a few years before there were substantial numbers of resistant cases. That led
the scientists to search for better ways to make herbicide rotation recommendations.

Several factors are responsible for differences in the risk. Effective herbicides
place more selective pressure on weed populations than do less effective herbicides.
Similarly, residual herbicides place a longer duration of selection pressure
on weeds than do non-residual herbicides. The longer a herbicide is active in
the soil, the more the field population is depleted of susceptible plants, leaving
only resistant ones to increase.

However, Hall says that these factors do not account for all of the differences
between herbicide risk. The way a weed can be selected to be resistant to a
herbicide is also a factor.

Plants have the ability to degrade some herbicides before they cause harm.
This is the basis of selectivity between weed and crop for many herbicides.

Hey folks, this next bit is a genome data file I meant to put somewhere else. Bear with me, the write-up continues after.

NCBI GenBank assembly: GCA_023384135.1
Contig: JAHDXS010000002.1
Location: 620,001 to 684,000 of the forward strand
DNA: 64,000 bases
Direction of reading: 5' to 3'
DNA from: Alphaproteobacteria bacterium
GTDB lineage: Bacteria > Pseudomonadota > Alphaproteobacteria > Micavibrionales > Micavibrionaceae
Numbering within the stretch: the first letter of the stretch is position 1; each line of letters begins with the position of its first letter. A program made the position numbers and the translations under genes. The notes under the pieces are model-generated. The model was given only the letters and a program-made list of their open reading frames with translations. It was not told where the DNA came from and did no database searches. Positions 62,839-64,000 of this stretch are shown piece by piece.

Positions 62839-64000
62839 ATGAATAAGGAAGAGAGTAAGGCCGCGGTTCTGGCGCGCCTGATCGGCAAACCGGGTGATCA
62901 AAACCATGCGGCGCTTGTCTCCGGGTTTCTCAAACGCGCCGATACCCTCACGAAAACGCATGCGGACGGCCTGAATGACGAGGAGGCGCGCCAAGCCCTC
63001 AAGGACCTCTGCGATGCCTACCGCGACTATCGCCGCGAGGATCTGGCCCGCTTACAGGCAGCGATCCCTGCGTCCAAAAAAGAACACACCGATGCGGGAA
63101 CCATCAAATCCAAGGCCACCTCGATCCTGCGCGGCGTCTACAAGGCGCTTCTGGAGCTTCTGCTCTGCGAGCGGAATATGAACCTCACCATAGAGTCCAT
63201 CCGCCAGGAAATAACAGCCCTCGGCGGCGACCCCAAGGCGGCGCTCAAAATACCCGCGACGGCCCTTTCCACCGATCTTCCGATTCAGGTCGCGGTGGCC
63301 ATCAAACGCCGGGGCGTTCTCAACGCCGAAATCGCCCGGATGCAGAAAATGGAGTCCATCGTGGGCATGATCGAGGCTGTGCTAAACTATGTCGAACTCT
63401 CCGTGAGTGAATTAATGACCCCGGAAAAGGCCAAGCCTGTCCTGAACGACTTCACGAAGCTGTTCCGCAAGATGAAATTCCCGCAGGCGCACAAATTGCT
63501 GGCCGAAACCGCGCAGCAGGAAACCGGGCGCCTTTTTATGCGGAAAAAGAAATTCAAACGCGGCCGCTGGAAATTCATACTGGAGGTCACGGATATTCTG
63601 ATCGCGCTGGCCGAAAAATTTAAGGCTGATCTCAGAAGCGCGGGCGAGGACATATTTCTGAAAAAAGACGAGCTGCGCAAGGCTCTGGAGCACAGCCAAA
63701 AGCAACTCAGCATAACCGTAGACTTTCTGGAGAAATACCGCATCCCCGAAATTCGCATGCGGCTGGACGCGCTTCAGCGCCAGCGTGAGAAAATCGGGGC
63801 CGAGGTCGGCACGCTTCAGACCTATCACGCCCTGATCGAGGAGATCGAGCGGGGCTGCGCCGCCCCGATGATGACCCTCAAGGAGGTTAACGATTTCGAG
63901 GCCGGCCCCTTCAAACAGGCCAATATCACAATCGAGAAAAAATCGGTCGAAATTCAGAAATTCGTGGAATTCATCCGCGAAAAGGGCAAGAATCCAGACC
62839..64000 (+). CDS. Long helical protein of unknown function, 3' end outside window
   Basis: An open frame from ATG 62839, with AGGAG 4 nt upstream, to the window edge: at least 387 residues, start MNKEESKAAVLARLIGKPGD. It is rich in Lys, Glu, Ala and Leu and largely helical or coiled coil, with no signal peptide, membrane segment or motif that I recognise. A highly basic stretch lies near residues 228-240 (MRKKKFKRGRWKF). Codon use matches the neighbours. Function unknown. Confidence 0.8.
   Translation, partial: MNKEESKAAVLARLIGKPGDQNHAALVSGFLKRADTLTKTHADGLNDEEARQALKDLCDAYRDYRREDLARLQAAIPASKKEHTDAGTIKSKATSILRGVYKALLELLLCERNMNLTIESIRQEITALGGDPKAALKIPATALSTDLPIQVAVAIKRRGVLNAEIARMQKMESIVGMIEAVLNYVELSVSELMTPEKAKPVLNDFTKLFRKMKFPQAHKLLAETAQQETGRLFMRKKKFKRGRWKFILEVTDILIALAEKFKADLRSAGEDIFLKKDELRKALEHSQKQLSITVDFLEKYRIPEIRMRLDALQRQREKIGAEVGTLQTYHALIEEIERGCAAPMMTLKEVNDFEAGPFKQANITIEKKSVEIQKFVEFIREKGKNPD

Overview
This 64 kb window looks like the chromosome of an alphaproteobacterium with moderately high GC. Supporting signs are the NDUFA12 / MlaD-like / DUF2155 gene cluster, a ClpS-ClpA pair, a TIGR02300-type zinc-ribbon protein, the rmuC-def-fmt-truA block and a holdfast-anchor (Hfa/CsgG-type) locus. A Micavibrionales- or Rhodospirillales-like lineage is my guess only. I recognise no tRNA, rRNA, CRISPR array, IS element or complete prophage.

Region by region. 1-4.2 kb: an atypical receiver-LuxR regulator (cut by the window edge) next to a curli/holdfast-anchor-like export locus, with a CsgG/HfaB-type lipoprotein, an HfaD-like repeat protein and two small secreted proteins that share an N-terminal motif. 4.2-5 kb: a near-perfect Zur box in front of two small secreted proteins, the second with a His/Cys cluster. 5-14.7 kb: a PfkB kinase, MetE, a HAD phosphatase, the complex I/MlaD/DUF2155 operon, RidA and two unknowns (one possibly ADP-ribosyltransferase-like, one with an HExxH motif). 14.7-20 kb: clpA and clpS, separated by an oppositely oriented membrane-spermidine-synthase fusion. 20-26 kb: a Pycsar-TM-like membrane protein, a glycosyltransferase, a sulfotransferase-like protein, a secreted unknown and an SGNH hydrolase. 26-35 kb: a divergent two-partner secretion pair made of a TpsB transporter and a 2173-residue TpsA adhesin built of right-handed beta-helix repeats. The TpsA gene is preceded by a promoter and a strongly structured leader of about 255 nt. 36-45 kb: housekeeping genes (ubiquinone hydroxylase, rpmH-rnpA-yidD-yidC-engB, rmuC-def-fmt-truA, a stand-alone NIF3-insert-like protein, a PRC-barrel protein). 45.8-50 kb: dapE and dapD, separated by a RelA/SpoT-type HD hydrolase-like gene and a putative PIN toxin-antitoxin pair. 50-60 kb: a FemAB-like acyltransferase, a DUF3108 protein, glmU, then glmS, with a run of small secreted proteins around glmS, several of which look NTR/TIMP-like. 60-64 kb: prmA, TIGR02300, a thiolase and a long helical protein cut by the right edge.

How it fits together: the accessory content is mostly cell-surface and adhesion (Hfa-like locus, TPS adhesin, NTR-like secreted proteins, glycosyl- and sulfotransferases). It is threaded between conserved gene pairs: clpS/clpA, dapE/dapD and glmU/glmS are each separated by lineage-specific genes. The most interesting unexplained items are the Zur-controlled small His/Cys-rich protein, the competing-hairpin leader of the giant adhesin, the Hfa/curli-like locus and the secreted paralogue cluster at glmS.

Selective herbicides can enter crop plants, but are rapidly broken down and
do not control the crops. When the same herbicide enters a weed, it is not degraded
quickly and the weed is controlled. For example, wheat metabolizes a Group 1
(grass) herbicide but wild oats does not metabolize the herbicide and is controlled.
However, repeated applications of those Group 1 products will screen the wild
oats population for any individual plants that have the ability to metabolize
the herbicide. These rare individuals survive and reproduce, increasing in number.

Table 1. Relative risk of selection of herbicide
resistance by herbicide group and weed species.
Wild oats Green foxtail Wild mustard Cleavers Spiny annual sowthistle Chick
Red root pigweed Kochia
Group 1 High High n/a n/a n/a n/a n/a n/a